About Us

The Salvation Army URL has changed to salvationarmy.org.au

Find out more


We are called to provide a gateway to new life through Christ-centred worship, continued spiritual growth and service to the community.


The Shire of Hornsby, on the north-west outskirts of Sydney, was semi-rural until well into the 1940s. Predominantly working class, its expansion and development from 1890 occurred as a result of the railway junction at Hornsby itself. An outpost of the Ryde Corps of The Salvation Army existed at Hornsby from the 1890s and its official beginning as a corps (church) in 1921 led to a long, unbroken period of service. The work of the Army in this region, typical of other centres of service, has been marked by its outreach to the community, its work with young people, the service given by single women officers, and particularly by the Hornsby Corps' longevity. Because Hornsby has continued as a growth area since the 1890s, the Army has remained there to witness for Christ and serve the community both within the corps and outside it. 

Captain Mary Anne Smith was appointed to Ryde in January 1894, and set to work straight away, taking in all the district with the War Cry, selling and visiting, and driving out with the Lieutenant to the outpost Hornsby. Records are not available to tell if the Hornsby outpost was established prior to 1894, but it is more than likely that the outreach dates from the late 1880s as Hornsby began its expansion in 1886 and Ryde Corps, opened in September 1887, was served by a succession of officers from that time. 

In the “Boomers Gallery” of the War Cry for 23 June 1900, we find reference to Sister Annie Deagon of Hornsby (Ryde Outpost), a lassie who sold the War Cry in hotels throughout her life of service in the Army. Over 50 years later in 1959, another “boomer” was reaching out to the hotel clientele in Pennant Hills, part of Hornsby Shire. Captain Jean Reid was a young single officer at Thornleigh, down the road from Pennant Hills. Friday night would see Captain Jean at the hotel, handing out the War Cryand taking up a collection from those willing to donate.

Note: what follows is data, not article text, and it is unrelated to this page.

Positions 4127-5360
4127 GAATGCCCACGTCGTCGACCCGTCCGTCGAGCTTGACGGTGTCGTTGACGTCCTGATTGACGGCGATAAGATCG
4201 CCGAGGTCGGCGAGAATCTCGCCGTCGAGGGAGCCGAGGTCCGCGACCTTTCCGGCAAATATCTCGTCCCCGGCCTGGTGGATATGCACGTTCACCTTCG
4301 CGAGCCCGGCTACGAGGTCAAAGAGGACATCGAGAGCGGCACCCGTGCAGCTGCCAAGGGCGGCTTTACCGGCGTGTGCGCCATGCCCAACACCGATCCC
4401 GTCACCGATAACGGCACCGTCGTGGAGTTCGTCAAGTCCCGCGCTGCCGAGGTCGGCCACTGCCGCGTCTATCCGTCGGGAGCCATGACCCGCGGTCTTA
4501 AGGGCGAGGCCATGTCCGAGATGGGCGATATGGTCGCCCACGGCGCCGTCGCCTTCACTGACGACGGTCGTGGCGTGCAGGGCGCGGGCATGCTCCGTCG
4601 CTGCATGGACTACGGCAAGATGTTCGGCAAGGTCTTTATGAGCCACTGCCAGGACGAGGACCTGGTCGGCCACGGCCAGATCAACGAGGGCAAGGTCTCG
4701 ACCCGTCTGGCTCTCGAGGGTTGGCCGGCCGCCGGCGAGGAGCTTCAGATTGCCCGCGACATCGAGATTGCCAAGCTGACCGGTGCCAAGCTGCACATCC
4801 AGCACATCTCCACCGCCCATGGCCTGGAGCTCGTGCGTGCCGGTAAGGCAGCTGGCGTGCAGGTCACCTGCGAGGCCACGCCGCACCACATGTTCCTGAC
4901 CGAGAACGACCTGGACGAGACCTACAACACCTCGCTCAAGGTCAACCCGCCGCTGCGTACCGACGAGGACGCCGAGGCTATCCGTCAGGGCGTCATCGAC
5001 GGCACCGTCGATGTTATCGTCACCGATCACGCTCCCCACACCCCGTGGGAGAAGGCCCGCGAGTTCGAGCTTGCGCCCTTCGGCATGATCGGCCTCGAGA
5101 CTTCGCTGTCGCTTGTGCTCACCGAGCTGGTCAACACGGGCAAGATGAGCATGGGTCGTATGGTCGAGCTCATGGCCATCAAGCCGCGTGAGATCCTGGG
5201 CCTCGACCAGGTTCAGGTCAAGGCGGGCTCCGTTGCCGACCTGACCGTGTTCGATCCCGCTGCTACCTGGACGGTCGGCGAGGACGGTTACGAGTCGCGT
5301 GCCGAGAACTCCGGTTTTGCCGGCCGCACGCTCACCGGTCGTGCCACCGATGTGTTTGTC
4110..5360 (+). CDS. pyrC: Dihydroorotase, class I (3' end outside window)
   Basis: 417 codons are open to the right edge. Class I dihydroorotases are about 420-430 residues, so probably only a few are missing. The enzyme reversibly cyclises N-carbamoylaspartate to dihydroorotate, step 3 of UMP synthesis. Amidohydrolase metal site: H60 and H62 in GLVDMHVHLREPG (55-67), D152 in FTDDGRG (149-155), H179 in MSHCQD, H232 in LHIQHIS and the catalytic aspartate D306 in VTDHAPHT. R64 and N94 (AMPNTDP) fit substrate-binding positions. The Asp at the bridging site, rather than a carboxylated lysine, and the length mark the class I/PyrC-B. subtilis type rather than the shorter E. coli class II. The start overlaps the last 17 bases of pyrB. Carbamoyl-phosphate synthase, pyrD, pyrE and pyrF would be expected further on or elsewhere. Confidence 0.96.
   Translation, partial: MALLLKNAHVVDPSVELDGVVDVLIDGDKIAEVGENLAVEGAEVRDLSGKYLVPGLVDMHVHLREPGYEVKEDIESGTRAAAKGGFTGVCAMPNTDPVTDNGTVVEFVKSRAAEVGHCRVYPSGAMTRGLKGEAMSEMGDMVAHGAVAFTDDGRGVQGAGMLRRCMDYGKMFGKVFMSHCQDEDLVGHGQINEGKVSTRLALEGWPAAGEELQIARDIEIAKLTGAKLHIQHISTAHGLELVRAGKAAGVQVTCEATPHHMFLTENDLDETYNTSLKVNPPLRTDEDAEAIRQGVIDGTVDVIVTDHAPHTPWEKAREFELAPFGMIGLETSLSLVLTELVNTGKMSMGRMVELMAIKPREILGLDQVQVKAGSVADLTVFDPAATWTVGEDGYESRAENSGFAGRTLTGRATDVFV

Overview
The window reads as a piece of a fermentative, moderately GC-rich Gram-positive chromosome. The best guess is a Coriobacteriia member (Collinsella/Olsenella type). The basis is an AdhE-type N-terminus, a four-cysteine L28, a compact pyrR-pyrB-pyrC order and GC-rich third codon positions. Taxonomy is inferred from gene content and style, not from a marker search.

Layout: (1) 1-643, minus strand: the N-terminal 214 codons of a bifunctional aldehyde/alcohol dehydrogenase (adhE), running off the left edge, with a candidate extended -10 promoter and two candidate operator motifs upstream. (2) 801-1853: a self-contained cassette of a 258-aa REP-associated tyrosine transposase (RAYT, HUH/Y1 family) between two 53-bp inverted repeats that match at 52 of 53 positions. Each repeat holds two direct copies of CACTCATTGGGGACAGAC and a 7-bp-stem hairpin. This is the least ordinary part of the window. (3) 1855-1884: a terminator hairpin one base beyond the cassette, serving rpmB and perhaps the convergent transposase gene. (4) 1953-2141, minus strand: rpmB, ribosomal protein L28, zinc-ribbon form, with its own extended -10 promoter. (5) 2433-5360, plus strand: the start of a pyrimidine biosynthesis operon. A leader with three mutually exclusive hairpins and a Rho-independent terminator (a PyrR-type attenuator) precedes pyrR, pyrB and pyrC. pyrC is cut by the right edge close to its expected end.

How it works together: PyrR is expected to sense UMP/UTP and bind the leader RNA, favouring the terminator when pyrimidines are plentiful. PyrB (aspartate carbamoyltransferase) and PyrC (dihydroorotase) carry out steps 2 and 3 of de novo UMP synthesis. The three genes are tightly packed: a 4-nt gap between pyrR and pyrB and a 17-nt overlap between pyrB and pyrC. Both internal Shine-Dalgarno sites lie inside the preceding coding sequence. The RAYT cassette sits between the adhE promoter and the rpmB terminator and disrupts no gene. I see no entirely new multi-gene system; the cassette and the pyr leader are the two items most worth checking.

A house is built 

On 20 August 1921, a modest building on the corner of Hunter and Burdett Streets was opened by Commissioner James Hay. There was now an official base for the work of The Salvation Army, work which had been visible in the area for the previous 30 years. Captain Fred Eldridge and Mrs Eldridge were appointed to take charge, and one week later Mrs Eldridge held the first meeting of the Home League. They were wonderful workers, those League women, Mrs Eldridge was to say later. She remembered the way the women both gave and worked, raising money at each “Fair” held in the neighbourhood. Captain and Mrs Eldridge were to move on in January 1923. 

On 27 November 1965, a new Salvation Army Citadel was dedicated on the same site, with another new building being opened at 29-31 Burdett Street in March 1989. 

A role model for women

The Hornsby Corps and its branch at Thornleigh have been served by many dedicated women, as well as by its male officers. Captain Jean Venables was the single officer in charge at Hornsby from January 1962 until June 1964 and her assistant was Lieutenant Jessie Rablin. 

I thank God for the fact that The Salvation Army opened up the way for female ministry, not only for married women as assistants to their husbands, but also to single women whereby they can spend a lifetime in officership, Major Jean Venables said in 1978. 

Started in the years of the Second World War, Thornleigh Corps was to be served by 16 single women officers before being closed in the early 1980s. Captain Jessie Stewart, assisted by Lieutenant Jessie Rablin, served at Thornleigh from January 1955 to June 1956. 

Unto the least of these my children (Matt. 25:40)

Hornsby has special needs, says Val Saunders of the Hornsby Corps. There are a lot of mental health problems because of the patients attending Hornsby Hospital's psychiatric unit, and people on disability pensions – most of them come here – food supplies, furniture, clothing, vouchers for doctor's prescriptions, and most of them come alone. There are also the low-income earners with or without families, and the rents are high in the high rise units, really too high for low-income workers or pensioners. 

The Community Service Centre in Burdett Street, Hornsby, offers help with material aid (food, clothing, furniture), referrals for rehabilitation (drugs and alcohol) and family counselling. There is a family store on the Burdett Street premises for the purchase of cheap clothing and household items. Emergency services help in time of crisis such as bushfires, train accidents, storm damage. 

Hornsby has continued as a growth area since 1890 and the Army has been faithful there, even before its official beginning in 1921, witnessing for Christ and serving the community both within the corps and outside it.